Reader Opinion: Right matters


No American commander-in-chief would send American fighters into combat with some weapons but attack a deadly enemy without a supply chain to make those weapons actually function, disband his general headquarters staff responsible for detecting the difficult-to-detect enemy, eliminate his in-country expert observer of the gathering storm, leave “empty” his nation’s strategic stockpile disaster reserves essential to combat that very enemy for his three commander-in-chief years before the attack, and ignore specific impending disaster warnings of his predecessor made three years before the attack.

But Trump would and did, repeatedly so.

No American commander-in-chief would facilitate transportation of 17.2 tons of PPE to a foreign power, PPE soon to be in fatally short supply for his country, despite boasting he knew the enemy was a pandemic “long before it was called a pandemic,” already was in-country, and despite his own top health advisor’s even earlier public warning.

But Trump would and did, remorselessly so.

No American commander-in-chief would repeatedly accept no responsibility for the deadly successes of the enemy overwhelming his people, blame the actual leaders in the field and who voluntarily went into harm’s way to protect their people, nor promise the actual leaders they had complete authority to implement recovery plans, then immediately, specifically and blatantly incite rebellion against some of those leaders who are not members of his party, and their consistent public health plans.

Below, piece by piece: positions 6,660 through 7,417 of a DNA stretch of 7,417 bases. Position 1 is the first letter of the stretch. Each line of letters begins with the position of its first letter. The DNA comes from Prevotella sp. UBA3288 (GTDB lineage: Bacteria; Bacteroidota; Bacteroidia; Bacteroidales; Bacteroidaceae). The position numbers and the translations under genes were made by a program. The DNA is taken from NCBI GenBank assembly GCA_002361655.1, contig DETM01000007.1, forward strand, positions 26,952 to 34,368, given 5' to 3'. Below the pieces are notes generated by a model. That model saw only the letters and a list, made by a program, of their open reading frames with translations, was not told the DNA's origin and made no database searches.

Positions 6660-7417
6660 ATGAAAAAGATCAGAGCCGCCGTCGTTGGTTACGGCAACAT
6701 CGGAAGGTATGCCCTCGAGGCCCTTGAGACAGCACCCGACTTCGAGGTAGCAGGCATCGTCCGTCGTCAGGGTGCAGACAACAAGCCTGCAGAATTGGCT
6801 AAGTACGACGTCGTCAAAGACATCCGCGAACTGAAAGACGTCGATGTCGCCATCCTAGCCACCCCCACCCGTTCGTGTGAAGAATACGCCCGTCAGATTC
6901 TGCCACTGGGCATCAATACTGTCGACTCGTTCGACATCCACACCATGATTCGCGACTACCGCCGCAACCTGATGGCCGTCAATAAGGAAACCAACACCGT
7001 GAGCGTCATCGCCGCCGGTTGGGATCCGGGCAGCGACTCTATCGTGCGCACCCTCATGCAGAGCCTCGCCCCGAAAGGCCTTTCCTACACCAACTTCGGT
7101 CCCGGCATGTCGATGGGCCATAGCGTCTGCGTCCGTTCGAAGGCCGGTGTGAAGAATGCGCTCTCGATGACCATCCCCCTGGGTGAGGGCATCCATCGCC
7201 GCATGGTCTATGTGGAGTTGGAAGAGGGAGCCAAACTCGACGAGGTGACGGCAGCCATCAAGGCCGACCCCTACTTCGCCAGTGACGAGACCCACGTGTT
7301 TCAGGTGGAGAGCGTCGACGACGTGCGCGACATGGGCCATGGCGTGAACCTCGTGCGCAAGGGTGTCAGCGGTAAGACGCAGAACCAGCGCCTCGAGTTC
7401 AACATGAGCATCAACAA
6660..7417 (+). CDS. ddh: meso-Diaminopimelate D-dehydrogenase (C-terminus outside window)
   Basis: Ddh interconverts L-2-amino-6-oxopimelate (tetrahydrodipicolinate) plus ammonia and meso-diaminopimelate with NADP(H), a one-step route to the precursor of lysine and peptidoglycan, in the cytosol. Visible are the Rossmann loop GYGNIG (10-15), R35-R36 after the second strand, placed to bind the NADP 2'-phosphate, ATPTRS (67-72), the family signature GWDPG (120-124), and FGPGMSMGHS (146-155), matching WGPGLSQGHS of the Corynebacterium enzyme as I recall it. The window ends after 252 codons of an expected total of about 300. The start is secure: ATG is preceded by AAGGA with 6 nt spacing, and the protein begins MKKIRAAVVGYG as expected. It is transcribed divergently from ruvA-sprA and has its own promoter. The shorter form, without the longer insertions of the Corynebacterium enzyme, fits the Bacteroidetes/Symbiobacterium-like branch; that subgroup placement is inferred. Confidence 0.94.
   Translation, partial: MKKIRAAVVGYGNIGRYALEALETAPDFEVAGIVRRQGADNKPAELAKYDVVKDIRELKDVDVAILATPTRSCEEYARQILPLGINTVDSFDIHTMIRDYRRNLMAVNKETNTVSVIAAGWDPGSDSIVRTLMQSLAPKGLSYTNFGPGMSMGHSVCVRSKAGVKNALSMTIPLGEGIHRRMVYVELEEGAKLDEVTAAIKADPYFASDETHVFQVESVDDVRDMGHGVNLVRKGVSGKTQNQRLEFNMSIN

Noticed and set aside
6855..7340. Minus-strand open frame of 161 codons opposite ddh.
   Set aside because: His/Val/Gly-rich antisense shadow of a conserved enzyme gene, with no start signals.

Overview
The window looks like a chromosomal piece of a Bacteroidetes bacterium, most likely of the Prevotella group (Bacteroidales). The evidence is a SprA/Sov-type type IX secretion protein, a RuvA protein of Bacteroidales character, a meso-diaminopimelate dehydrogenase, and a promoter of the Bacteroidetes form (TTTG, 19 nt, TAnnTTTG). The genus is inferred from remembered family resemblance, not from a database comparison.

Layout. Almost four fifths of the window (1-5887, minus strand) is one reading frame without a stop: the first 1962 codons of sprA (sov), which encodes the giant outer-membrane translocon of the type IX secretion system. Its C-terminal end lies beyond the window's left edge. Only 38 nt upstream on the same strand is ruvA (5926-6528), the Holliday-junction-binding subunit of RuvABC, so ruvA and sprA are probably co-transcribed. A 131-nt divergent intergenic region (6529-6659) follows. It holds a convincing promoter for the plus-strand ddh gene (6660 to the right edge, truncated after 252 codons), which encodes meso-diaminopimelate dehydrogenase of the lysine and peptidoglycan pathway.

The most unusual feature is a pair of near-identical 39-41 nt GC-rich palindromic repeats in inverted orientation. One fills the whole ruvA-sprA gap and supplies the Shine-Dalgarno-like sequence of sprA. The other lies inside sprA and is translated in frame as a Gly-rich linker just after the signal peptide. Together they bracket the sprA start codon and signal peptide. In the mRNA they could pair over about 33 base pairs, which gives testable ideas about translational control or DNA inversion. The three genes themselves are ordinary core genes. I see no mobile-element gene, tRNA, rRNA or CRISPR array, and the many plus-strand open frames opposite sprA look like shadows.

But Trump would and did, bitterly so.

No American commander-in-chief would repeat this cycle, much less with strutting claims of testing “capacity,” but typical ignorance about missing “ammunition” to make “capacity” actually work, again pulling the American people, the real governing leaders of the American people and America’s frontline defenders into his responsible-less, angry, confused world of denial.

But Trump would and did, dangerously so.

Right matters. Truth matters. Decency matters.

John Erickson


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